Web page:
Tutorial - How to split a Tab-Indented Keyword List
How to split a tab-indented list? The answer would seem simple enough: open it in a text editor and cut/paste the parts you want into new text files. In actual fact it is a little more complicated than that, and mistakes can easily be made. This tutorial was written to show you how to split tab-indented list files correctly.
First of all, you need a suitable program that can open a tab-indented keyword list. A Text Editor is the best choice. You might already have a favorite one that you are used to. The essential requirements for a suitable Text Editor program are:
- Saves its files in the UTF-8 format
- Visualizes hidden characters, such as TAB and SPACE
Other useful functions are:
- Global and selective sorting
- Box selection
- Spell checking
- Case changing and Capitalizing
- Search and Replace
Won't a Word Processor program do just as well? You might be quite familiar with your favorite Word Processor program, and quite like the way it works. Unfortunately, Word Processors, whilst trying to be helpful, ordered, and pretty, save more than just the basic text information. Font height and color, paragraphs and page footers: none of these are useful in a Photo Keyword List if we then wish to import it into LightRoom.
My suggestion for a suitable Text Editor program is 'PSPad'. Its free to download and use, (though they do ask for a donation), and is just the thing to get you started.
NB: When you start PSPad for the first time, click 'Settings > Program Settings > Editor (part 2)'. You should then check the box marked 'Real Tabs', and set the 'Tab Width' to 6 or more. I'd also recommend that you click 'Format > Font' and choose a fixed-width font, like Courier New.
Here we see a screen capture of the Controlled Vocabulary Keyword List that we will be working on displayed in 'PSPad'. I've clicked 'View > Special Characters' to get the program to display the characters that are normally hidden. TAB is indicated by the little '>>' symbol. SPACE is indicated by a dot or period. CARRIAGE RETURN/LINE FEED is indicated by backwards-P at the end of each line. (Its called a 'Pilcrow'.) The top-level category in the Keyword List '[3 - WHERE]' is positioned to the left of its line, with no preceding characters. The next level down in the keyword hierarchy '[3-01 GEOGRAPHIC]' has one TAB character in front of it. Each subsequent level down in the keyword hierarchy has one more TAB character in front of it than the line above. It is thus quite easy to visualize the hierarchical structure when you look at the text file.
So, returning to the original question of how to split the Keyword List: Lets assume that we wish to split this list into two files that can then be imported into Lightroom, or other image processing and viewing programs. One section will include all the cities in Alabama, and the other section will include all the cities in Alaska.
Creating the first file is easy enough. We select the line with 'Alaska' in it and every line below, and click 'Cut'. The result is shown in the image above. The file that we are left with can be saved separately as 'alabama.txt', and then imported into Lightroom by opening that program and clicking 'Metadata > Import Keywords'.
If we then open a New textfile and 'Paste' the clipboard contents into it, we will get a result identical to the image below. Lets save that as 'alaska.txt'. We then import this file into Lightroom as well, by clicking the same 'Metadata > Import Keywords'.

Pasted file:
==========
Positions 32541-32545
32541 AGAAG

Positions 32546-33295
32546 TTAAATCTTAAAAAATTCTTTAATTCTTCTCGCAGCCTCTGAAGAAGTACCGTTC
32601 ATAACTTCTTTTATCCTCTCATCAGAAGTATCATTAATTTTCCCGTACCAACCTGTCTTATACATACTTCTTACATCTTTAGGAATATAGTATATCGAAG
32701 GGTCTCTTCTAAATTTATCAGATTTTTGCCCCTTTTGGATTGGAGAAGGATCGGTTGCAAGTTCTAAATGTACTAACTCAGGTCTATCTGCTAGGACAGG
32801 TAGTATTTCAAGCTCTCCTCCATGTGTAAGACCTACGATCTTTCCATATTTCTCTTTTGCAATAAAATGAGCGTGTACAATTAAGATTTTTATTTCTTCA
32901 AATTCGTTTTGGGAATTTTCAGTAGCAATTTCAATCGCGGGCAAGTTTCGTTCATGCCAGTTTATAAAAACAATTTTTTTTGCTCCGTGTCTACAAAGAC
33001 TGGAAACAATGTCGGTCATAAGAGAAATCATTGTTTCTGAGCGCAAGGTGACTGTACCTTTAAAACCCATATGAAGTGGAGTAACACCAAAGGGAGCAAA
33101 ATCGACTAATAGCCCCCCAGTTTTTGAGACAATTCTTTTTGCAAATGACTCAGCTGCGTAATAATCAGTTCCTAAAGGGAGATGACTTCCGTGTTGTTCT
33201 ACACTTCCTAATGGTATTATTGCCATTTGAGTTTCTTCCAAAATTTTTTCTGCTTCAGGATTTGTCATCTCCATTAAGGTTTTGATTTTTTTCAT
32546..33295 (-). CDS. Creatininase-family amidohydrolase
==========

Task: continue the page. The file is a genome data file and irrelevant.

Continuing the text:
The result is shown in the image below. The 'alabama.txt' file has imported correctly, and its full hierarchy is displayed in the screen shot of the Lightroom 'Keyword Tags' panel. But what has happened to the 'alaska.txt' entries? Rather than positioning within the same '[3 - WHERE] > [3-01 GEOGRAPHIC] > North America' hierarchy as we wanted, Alaska has re-aligned to the left-hand edge as a new top-level category.
The reason for this is that Lightroom has no way to know that the Alaska entries are part of a bigger hierarchy. It ignored the leading-tabs and started calculating hierarchy from the first word it encountered. To fix this we need to add the parent hierarchy for Alaska to the 'alaska.txt' file. You can see what this looks like in the image below.
Back in Lightroom, I restarted with a clean slate, removing all keywords by clicking 'Metadata > Purge Unused Keywords'. I then imported the 'alabama.txt' file by clicking 'Metadata > Import Keywords', then did the same with the ammended 'alaska.txt' file. The result can be seen in the image below: everything is just the way we expected it to be.
By following the above example we have seen that when splitting a tab-indented file, it is necessary that each section has its full hierarchy included. It is quite alright for some words to be duplicated, such as the lines:
[3 - WHERE] [3-01 GEOGRAPHIC] North America
in the example above, as Lightroom and other programs will delete the unnecessary levels during the import process. We can safely load multiple small tab-indented keyword lists into Lightroom. The order that they are imported is not important, as Lightroom will always display the list in alphabetical order.
Advanced Keyword List Splitting
A text-editor is fine to start with, but what happens if you want to split your list automatically, and not have to worry about the indent-values? Wouldn't it be nice to be able to rebuild your list from smaller split-files too, and have all errors spotted automatically? Surprisingly, there are remarkably few programs designed to work with tab-indented lists. I used to create my own tools to build my own lists, as there was nothing else that did what I needed. Eventually I put all of the tools together, added a raft of new features, and now sell the program from this website - see my Tab-List Tools page.